New Public Art Explores Race, Gender, Stereotypes
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At a time when politically incorrect statements have embroiled figures including the president of Harvard and a University of Colorado department chairman, Denver is about to unveil a prominent, publicly financed sculpture that probes race, gender and stereotypes in three-dimensional force.
Near the busy City Park golf clubhouse today, a crane will lift into place Meeting of Minds, featuring two giant steel heads—that of a large African-American female in the foreground and that of a diminished white male in the background.
According to the city’s public art chief, the piece is meant to symbolize the different approaches men and women take to building their belief systems.
While males have the tendency to be more rigid in their approach, the female approach tends to be more organic. ‘Meeting of Minds’ reflects the receding ‘rigid’ approach, with the ‘organic’ approach taking prominence, said John Grant, Public Art Program director.
Commissioned with $52,000 in city funds, Douglas Kornfeld’s sculpture intentionally looks out over a prominent crossroads of the races: The African- American woman looks north toward neighborhoods with the most black residents in Denver; she and her female way of thinking appear triumphant over the dying white male. In a further cultural mash-up, City Park was one of the first public courses to welcome black players, yet golf remains the icon of white country-club privilege.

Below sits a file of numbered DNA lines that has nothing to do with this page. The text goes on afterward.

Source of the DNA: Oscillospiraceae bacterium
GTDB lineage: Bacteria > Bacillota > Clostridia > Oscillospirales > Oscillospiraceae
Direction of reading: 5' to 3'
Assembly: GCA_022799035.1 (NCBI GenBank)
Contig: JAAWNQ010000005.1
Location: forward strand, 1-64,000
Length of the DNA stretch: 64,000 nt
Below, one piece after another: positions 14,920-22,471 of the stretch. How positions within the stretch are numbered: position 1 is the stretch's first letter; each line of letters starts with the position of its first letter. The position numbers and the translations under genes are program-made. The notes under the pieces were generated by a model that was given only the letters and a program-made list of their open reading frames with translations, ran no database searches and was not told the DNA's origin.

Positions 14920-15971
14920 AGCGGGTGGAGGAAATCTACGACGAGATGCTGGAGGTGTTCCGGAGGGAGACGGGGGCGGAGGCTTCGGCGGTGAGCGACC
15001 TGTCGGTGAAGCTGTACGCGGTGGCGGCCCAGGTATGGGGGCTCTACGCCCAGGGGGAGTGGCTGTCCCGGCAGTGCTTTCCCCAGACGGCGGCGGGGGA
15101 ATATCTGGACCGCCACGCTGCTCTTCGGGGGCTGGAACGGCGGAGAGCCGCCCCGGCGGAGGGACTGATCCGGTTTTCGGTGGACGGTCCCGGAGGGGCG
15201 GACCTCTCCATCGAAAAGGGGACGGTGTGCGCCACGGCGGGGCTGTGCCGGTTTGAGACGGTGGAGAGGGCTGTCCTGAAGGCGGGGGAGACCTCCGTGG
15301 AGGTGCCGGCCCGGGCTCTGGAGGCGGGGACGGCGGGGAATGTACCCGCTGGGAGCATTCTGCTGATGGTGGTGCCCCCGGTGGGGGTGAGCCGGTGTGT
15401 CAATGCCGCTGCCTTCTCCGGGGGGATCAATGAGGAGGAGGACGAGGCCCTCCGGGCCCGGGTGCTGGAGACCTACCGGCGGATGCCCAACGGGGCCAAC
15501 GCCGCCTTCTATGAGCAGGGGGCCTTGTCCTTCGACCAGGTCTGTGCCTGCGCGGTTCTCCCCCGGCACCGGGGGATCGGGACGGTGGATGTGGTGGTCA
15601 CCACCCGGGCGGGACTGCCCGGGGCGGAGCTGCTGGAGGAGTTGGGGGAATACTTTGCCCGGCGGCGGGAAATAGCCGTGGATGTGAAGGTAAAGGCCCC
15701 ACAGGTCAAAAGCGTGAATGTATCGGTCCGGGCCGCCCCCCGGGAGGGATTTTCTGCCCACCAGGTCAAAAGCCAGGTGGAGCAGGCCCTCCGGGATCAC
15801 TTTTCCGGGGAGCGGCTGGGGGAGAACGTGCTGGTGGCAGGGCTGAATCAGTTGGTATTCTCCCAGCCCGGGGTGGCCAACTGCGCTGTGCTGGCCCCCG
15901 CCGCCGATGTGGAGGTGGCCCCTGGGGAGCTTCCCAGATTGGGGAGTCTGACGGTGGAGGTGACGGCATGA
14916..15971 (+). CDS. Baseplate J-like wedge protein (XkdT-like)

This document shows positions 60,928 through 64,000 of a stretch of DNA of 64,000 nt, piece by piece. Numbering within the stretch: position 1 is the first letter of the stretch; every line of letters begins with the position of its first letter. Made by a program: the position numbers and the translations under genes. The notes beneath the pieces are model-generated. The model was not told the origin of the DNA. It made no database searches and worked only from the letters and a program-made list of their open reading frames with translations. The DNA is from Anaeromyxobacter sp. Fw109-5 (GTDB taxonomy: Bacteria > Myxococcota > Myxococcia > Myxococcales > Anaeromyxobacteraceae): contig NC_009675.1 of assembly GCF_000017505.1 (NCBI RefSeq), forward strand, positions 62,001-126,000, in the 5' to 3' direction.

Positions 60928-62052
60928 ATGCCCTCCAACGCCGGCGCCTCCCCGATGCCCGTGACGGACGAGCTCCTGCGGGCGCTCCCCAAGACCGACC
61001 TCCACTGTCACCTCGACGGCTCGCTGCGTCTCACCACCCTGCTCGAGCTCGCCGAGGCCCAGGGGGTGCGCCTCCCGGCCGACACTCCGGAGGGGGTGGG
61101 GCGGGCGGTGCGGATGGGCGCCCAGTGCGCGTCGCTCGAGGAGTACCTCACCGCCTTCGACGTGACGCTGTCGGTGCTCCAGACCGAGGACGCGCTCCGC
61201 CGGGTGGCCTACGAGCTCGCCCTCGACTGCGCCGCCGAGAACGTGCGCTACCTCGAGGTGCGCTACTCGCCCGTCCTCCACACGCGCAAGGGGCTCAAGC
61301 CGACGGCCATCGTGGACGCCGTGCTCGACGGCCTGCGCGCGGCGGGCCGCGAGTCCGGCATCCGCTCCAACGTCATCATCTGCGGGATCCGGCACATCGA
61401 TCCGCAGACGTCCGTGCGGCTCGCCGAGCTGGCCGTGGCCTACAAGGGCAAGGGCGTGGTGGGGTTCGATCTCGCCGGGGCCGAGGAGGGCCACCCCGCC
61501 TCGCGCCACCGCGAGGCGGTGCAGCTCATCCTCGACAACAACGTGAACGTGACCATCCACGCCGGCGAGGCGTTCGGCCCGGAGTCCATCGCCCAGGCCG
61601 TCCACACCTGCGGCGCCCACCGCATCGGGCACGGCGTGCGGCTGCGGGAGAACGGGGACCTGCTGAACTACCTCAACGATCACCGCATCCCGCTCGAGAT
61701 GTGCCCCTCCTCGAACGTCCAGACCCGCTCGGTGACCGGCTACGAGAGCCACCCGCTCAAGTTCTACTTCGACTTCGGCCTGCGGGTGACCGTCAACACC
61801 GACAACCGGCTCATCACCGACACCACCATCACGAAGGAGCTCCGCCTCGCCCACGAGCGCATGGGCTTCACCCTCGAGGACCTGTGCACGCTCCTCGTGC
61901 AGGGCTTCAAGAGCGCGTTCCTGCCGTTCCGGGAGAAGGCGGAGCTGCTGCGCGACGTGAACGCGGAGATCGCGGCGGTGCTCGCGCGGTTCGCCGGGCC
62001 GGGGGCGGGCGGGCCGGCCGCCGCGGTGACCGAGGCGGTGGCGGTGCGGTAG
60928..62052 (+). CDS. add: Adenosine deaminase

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Douglas Kornfeld’s website
This sculpture entitled: Meeting of the Minds, is made up of two heroically sized steel heads that symbolize two different ways of thinking.
Above: the female profile
The upright head depicts the profile of an African-American woman looking out to the adjacent North Denver neighborhood. The second head, with the profile of a generic male, appears to be sinking into the ground. In the head of the woman there is an oval that, from a distance, looks like a brain. Upon closer examination the brain is filled with a jumble of figures similar in style to the international male and female symbols. These figures are quite different from the usual male and female icons we see every day. They depict men and women in a variety of different shapes and sizes rather than the standardized and stereotypical way. These are thin, fat, tall, short, muscular, and portly etc … . Some even have different sized heads alluding to different ways of thinking.
Above: close-up of male head.
The head of the male figure is filled with the standard international male and female icons we see every day. They are lined up in precise rows male, female, male, female. This arrangement symbolizes a corresponding regimentation of thinking.
As world culture has acquiesced to the use of these figures to portray all people. We can see that more and more they fail to truly represent who we really are. By juxtaposing these two heads I seek to portray different ways of thinking and stimulate a dialog about symbols and how they affect our perception of: diversity, stereotypes, and identity.
(Posted on February 11, 2005)